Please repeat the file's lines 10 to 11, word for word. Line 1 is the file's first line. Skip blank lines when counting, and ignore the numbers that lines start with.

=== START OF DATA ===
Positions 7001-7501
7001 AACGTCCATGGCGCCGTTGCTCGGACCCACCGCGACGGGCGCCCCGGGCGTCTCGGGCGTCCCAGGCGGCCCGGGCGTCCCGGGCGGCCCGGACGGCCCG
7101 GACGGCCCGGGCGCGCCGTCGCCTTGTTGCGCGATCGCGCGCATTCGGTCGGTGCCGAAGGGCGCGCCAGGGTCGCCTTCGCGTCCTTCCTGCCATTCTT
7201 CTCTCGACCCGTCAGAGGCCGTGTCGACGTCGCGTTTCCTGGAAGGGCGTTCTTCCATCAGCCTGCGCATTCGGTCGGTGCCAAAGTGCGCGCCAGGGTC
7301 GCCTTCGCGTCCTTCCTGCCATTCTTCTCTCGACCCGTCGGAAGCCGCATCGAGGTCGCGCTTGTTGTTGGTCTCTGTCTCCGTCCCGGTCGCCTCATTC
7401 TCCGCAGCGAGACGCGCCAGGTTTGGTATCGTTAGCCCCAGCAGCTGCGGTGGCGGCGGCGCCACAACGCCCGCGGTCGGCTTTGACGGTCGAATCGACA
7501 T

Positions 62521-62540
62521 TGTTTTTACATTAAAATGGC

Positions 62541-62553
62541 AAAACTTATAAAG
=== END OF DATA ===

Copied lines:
Positions 62541-62553
62541 AAAACTTATAAAG